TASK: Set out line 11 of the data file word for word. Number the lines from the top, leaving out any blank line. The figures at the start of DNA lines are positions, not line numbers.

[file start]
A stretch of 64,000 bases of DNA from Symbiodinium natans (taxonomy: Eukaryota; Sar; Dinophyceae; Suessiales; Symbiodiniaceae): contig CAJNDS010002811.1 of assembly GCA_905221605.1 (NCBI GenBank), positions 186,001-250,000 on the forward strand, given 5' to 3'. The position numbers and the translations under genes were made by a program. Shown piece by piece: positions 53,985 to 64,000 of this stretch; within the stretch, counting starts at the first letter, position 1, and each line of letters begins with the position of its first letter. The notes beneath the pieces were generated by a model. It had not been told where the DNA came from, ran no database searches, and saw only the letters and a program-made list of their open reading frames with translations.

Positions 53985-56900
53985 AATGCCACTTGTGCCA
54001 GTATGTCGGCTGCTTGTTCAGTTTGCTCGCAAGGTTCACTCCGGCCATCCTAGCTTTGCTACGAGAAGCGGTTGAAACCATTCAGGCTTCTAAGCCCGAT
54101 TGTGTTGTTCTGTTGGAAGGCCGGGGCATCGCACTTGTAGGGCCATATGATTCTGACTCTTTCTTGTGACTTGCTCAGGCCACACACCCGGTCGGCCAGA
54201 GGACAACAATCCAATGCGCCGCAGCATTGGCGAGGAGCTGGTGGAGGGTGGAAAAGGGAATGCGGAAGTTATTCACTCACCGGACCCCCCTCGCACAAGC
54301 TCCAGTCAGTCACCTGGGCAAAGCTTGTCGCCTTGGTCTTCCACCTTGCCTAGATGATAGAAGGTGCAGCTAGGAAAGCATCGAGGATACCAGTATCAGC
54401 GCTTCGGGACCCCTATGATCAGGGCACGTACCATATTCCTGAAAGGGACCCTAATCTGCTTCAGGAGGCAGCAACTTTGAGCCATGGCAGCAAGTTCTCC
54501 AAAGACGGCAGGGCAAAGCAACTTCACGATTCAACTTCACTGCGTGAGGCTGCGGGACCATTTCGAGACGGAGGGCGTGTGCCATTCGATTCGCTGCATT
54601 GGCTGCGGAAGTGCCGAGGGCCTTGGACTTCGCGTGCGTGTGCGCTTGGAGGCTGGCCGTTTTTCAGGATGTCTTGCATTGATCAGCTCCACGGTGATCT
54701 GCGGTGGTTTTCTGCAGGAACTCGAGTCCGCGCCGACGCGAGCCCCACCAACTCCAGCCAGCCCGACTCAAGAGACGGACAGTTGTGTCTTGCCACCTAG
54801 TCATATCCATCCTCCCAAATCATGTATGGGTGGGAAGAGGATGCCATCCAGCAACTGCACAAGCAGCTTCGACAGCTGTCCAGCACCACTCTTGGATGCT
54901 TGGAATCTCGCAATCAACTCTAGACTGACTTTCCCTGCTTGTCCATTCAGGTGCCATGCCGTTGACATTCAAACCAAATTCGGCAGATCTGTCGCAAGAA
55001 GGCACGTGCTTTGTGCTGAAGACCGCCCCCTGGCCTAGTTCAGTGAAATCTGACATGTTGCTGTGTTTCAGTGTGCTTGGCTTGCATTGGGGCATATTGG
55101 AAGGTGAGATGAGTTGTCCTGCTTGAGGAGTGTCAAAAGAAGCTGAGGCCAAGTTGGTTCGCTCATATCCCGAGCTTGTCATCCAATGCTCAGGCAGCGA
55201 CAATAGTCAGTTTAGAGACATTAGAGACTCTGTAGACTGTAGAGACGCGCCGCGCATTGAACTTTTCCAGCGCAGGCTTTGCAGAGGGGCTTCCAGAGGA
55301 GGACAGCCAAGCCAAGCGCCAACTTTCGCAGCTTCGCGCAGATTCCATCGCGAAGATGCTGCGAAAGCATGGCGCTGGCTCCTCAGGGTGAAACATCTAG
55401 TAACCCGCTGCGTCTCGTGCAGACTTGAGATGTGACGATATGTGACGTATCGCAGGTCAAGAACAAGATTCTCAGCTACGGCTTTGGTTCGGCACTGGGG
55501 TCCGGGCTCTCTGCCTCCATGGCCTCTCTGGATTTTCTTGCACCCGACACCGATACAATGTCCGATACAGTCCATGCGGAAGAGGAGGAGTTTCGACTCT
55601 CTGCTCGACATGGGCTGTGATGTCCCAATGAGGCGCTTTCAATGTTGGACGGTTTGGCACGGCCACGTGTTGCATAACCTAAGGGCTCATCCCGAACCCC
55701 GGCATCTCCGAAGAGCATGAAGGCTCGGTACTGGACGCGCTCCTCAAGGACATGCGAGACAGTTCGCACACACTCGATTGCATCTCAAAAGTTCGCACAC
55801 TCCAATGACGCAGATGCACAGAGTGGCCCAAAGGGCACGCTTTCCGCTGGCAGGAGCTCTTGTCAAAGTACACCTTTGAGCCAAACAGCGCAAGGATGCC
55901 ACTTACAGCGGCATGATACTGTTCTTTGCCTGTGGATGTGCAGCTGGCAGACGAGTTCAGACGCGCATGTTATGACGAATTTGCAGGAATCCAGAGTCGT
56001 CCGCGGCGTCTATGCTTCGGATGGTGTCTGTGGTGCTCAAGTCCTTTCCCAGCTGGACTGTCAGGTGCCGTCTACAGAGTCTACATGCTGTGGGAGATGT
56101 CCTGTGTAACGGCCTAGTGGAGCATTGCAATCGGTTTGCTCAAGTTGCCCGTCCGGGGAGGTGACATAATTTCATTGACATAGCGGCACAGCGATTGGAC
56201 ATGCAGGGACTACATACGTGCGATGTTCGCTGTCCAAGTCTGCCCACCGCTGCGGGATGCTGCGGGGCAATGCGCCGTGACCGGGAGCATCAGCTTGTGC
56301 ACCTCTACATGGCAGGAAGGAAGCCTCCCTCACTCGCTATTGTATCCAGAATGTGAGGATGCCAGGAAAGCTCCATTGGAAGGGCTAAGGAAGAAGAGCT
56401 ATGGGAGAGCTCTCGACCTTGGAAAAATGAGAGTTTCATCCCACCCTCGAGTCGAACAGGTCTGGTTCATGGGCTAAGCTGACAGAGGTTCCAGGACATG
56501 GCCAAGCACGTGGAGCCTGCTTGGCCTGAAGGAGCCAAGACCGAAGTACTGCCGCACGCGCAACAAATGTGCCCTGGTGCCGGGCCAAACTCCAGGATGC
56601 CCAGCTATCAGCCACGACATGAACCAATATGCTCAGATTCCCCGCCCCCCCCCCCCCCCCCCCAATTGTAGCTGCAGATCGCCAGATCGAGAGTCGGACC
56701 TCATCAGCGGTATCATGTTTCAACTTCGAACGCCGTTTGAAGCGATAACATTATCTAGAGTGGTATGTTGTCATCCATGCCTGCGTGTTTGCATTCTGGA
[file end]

54701 GCGGTGGTTTTCTGCAGGAACTCGAGTCCGCGCCGACGCGAGCCCCACCAACTCCAGCCAGCCCGACTCAAGAGACGGACAGTTGTGTCTTGCCACCTAG